Protein ubiquitination is a common form of post-translational modification that regulates a broad spectrum of protein substrates in diverse cellular pathways1. Through a three-enzyme (E1–E2–E3) cascade, the attachment of ubiquitin to proteins is catalysed by the E3 ubiquitin ligase, which is best represented by the superfamily of the cullin-RING complexes2,3. Conserved from yeast to human, the DDB1–CUL4–ROC1 complex is a recently identified cullin-RING ubiquitin ligase, which regulates DNA repair4,5,6,7,8,9,10, DNA replication11,12,13,14 and transcription15, and can also be subverted by pathogenic viruses to benefit viral infection16. Lacking a canonical SKP1-like cullin adaptor and a defined substrate recruitment module, how the DDB1–CUL4–ROC1 E3 apparatus is assembled for ubiquitinating various substrates remains unclear. Here we present crystallographic analyses of the virally hijacked form of the human DDB1–CUL4A–ROC1 machinery, which show that DDB1 uses one β-propeller domain for cullin scaffold binding and a variably attached separate double-β-propeller fold for substrate presentation. Through tandem-affinity purification of human DDB1 and CUL4A complexes followed by mass spectrometry analysis, we then identify a novel family of WD40-repeat proteins, which directly bind to the double-propeller fold of DDB1 and serve as the substrate-recruiting module of the E3. Together, our structural and proteomic results reveal the structural mechanisms and molecular logic underlying the assembly and versatility of a new family of cullin-RING E3 complexes.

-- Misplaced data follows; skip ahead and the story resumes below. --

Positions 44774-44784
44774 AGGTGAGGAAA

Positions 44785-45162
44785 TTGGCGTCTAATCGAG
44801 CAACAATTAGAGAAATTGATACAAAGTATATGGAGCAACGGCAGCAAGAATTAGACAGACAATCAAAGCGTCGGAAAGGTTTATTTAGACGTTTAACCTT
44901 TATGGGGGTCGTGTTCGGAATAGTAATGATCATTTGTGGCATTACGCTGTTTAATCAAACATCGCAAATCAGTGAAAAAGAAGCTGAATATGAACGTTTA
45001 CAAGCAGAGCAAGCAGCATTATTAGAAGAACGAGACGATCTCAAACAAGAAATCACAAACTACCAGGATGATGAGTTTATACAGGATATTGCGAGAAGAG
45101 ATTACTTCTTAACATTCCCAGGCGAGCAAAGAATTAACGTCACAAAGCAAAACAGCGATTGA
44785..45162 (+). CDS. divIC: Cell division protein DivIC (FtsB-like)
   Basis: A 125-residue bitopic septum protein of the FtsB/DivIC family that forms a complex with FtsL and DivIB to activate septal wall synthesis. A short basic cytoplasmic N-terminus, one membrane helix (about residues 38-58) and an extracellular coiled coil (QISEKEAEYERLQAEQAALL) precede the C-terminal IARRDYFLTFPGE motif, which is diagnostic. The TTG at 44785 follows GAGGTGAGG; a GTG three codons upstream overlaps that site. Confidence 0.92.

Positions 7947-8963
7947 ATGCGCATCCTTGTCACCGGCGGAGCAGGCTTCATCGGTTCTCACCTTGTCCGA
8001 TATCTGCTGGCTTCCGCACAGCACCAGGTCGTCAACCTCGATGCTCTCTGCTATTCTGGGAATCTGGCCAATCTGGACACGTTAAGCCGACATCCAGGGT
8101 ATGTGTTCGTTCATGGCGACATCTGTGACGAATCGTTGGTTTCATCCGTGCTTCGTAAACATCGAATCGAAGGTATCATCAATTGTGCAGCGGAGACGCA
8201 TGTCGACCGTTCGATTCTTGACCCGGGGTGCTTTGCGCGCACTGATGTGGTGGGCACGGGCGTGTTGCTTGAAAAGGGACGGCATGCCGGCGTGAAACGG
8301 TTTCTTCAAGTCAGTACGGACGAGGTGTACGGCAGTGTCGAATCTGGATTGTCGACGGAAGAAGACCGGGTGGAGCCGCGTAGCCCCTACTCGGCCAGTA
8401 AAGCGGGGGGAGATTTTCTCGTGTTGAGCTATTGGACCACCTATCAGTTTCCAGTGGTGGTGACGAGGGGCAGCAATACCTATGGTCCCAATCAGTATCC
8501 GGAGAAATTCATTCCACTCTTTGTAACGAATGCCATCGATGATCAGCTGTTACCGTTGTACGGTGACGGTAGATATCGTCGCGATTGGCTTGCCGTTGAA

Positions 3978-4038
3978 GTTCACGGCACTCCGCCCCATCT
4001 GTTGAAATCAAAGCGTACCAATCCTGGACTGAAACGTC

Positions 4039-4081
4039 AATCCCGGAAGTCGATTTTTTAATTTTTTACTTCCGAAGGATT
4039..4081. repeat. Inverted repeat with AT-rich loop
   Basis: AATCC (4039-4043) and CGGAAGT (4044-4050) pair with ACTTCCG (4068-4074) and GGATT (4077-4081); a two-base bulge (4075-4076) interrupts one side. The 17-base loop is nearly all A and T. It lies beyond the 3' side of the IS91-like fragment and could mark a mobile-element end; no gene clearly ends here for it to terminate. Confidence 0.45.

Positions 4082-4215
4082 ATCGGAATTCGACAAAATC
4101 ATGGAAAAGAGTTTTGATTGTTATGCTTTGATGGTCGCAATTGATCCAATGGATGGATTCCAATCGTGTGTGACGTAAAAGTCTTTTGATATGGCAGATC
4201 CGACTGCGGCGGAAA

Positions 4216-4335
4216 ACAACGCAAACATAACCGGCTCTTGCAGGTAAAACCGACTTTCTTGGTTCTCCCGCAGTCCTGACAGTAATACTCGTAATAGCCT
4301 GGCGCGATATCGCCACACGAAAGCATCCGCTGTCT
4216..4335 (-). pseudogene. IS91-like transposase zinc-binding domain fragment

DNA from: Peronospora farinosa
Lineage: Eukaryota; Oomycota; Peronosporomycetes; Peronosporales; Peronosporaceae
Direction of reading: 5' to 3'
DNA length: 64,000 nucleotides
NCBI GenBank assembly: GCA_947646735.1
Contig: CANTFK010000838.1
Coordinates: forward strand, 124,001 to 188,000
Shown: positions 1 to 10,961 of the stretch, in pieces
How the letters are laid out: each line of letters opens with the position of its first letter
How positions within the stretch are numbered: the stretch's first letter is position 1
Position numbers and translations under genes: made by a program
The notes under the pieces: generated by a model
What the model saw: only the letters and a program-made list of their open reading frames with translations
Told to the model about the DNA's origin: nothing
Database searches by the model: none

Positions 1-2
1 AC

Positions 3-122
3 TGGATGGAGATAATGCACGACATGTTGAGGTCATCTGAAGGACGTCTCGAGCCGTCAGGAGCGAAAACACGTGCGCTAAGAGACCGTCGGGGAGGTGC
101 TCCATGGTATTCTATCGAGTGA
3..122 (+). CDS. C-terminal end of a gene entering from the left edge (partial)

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We thank the beamline staff of the Advanced Light Source at Berkeley for help with data collection, P. Zhou, W. Xu, J. Beavo, Z. Gao and members of the Zheng and Moon laboratories for discussions and help. We also thank J. W. Harper and Y. Xiong for communicating unpublished results. This work is supported by grants from the National Institutes of Health (to N.Z. and M.J.M.), the Pew Scholar Program (N.Z.), and the Howard Hughes Medical Institute (S.A. and R.T.M.). Author Contributions S.A. and T.L. contributed equally to this work.
This file contains Supplementary Tables 1–3 showing detailed crystallographic and proteomic results, and Supplementary Figures 1–5 describing more structural and co-affinity interaction analyses.
About this article
Nature Communications (2016)